Sleep’s Potential, Unlocked

Sleep Potential

Researchers announced the first two-way conversation with a person in a deep state of sleep a few weeks ago.  It’s the first successful type of messaging to a person during sleep.  Whether you’re looking at it in terms of the vast possibilities this offers or are looking at it through an Orwellian lens, it’s probably got you wondering how you might be able to take advantage of the time while you’re asleep.  After all, if the people in the study could still do math and fight goblins (as one participant reported), what might you be able to accomplish during your shut-eye?

Biohackers, quiz masterminds, language buffs, and trivia geniuses have been tapping into those 8 hours of inactivity long before this type of sleep study was performed.  You’re basically asleep for one third of your life (about 229,961 hours) which is enough for many people to try using that time to their advantage.  While the rest of us are snoozing away, some people are maximizing their productivity.

We need sleep to restore brain glycogen levels, maintain brain plasticity (or the flexibility to adapt to changing situations), and keep our metabolisms running.  Sleep also integrates what happened while awake into memories and encoded information called semantic memories.

Learning During Sleep: Techniques

Humans can learn during sleep through the auditory system, but it depends when the information is presented.  If you’re trying to learn something, you’ll need to get to shallow non-REM and REM sleep.  Sleep learning occurs best with a technique known as targeted memory reactivation.   Memory reactivation occurs when the rhythm of brain waves changes from small waves to slower waves with sudden bursts of activity, causing neurons to replay the way your neurons fired when you first made a memory from your day.  This consolidation is your brain’s way of saving and cementing the memory.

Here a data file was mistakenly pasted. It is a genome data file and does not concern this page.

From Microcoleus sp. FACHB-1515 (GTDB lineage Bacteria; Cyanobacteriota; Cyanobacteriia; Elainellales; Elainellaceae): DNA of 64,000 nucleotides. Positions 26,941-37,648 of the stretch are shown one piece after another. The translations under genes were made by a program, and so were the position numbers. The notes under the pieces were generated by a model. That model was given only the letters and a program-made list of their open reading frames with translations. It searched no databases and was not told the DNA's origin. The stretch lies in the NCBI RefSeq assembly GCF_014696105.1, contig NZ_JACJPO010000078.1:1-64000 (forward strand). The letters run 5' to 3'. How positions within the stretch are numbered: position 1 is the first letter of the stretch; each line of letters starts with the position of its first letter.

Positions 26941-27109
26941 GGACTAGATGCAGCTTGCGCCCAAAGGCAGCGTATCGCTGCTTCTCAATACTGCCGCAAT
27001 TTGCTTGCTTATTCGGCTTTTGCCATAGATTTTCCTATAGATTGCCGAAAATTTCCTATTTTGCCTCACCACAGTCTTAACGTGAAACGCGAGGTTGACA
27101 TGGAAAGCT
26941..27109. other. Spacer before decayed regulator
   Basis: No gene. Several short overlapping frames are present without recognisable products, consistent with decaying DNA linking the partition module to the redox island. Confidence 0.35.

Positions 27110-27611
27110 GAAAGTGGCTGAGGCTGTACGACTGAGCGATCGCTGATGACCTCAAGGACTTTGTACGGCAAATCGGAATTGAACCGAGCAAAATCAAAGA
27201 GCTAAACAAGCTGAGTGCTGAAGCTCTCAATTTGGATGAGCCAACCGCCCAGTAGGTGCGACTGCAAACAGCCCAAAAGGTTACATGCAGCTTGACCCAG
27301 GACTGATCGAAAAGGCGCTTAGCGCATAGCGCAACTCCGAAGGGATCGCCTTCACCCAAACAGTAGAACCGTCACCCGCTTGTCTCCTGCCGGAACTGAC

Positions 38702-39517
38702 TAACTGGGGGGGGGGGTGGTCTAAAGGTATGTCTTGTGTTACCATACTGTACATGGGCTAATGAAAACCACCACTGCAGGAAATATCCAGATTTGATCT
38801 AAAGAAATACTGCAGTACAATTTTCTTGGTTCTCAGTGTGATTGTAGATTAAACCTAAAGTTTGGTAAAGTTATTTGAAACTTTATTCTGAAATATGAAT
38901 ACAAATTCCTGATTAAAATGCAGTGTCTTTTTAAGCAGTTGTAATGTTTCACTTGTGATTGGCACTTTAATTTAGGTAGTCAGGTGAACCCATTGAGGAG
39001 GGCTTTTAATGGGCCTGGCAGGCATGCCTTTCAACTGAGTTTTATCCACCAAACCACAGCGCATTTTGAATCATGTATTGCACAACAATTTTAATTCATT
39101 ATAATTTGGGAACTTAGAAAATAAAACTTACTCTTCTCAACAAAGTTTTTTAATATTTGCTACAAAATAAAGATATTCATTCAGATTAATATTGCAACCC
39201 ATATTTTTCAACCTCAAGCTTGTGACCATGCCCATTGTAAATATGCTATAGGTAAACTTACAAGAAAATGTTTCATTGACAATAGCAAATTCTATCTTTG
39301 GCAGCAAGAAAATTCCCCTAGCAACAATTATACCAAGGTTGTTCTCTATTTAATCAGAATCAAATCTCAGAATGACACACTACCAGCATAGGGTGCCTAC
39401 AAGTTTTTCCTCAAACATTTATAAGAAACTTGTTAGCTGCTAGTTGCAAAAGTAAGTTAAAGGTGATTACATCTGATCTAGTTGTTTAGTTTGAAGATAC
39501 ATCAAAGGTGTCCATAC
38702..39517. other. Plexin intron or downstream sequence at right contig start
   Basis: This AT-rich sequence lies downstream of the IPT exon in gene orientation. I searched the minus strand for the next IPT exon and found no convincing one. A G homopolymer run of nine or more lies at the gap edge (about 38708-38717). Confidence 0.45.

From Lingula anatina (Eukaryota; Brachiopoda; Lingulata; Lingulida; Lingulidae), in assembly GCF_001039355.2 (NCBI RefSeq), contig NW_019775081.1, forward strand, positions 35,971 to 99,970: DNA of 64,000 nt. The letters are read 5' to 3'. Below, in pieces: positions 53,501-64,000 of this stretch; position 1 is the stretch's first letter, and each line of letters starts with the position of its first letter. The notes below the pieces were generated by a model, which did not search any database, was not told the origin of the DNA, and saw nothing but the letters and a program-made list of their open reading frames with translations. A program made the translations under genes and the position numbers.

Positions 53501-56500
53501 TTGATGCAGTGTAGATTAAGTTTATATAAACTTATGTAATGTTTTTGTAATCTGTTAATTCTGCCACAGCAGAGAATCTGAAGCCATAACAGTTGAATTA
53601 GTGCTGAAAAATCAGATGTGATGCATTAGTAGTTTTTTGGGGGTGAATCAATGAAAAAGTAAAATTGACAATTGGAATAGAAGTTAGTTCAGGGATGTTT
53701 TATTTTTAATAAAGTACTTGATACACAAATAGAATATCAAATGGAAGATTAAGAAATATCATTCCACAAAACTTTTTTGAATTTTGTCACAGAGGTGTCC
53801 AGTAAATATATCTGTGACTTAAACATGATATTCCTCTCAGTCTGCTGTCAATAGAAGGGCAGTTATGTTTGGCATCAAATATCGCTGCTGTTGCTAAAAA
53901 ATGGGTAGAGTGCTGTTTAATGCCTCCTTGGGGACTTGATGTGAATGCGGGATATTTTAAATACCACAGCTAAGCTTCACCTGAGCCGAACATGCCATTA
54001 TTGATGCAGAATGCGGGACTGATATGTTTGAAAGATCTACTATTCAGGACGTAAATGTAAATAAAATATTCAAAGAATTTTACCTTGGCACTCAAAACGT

Hacking into the memory reactivation is where the magic in sleep learning lies, but you’ve got to time it just right to coincide with slow wave sleep—a feature that isn’t built into any sleep or language apps yet.  With the recent buzz about the first contact into a dreamer’s world by scientists this month, sleep communication is going to be a hot topic.  Nootropics have been used to maximize your waking time, and they can also maximize your dreaming time.

Take the vivid dreams that accompany magnesium, or the anecdotes about Huperzine A for dream life, for instance.  What we take during the day influences where we go at night, and the current sleep research is going to take us further than before.

Konkoly, K. R., Appel, K., Chabani, E., Mangiaruga, A., Gott, J., Mallett, R., . . . Paller, K. A. (2021). Real-time dialogue between experimenters and dreamers during rem sleep. Current Biology. doi:10.1016/j.cub.2021.01.026

Navarrete, M., & Lewis, P. A. (2019). Cognition: Learning while asleep. Current Biology, 29(5). doi:10.1016/j.cub.2019.01.034

Also read our blog on Can You Get High on Loratadine?

Leave a Reply

Your email address will not be published. Required fields are marked *